The build up to the "pretty little girle's" arrival seems to indicate that the whole scenario plays out as the fulfillment of Sam's Fantasy #1. A pretty young impressionable thing enters the household, at his wife's fervent request and over his own expressed reservations. It's as though this has nothing to do with Deborah per se. Any attractive woman in this situation would probably have attracted the same intensity of passion. Essentially she is the belle, while Sam is one of Pavlov's dogs.

Robert Gertz  •  Link

Well, at least his plans for another Mitchell campaign seem on hold, owing to Operation Willett. Lucky Betty.


"...he believes it will cost him as much as it did his predecessor, which was 300l. in ale, and 52l. in buttered ale..."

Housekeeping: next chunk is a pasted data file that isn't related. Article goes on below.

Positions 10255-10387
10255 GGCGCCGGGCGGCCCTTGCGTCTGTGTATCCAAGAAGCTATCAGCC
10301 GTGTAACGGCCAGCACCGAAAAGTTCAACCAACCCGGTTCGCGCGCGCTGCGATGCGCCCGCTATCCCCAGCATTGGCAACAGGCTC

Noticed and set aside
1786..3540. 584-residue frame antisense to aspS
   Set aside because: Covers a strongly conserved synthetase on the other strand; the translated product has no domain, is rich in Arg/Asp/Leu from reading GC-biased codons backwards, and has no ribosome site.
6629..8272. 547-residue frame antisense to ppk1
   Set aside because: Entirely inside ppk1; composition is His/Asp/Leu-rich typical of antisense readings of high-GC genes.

I refuse to give my support for anything less than claret.

Robert Gertz  •  Link

"Isn't she lovely, Sam? So pretty." Bess pointing.

Pretty women, fascinating...

"Just the prettiest thing to sit by me in our new coach, when you spring for it."

Pretty women, are a wonder...

"Just so pretty, eh, Sam."

Pretty women, pretty women...Blowing out my candles or combing out my hair.

Something in them...cheers the air. Oh...


Pretty women... "Hmmn? What, Bess...?"

Not some overeducated, overbearing court physician's wife...Or some desperately unhappy well-endowed actress...No, just a nice, pretty girl. Dangling before his bulbous little nose...Round him every day and night.

Well, something had to be done...Bess sighs, eyeing Sam. I can't go on tormenting myself...Either he will or he won't.

Robert Gertz  •  Link

Of course the possibility exists that Bess has her own "Operation Sheres" in mind and Willet is meant as a distraction.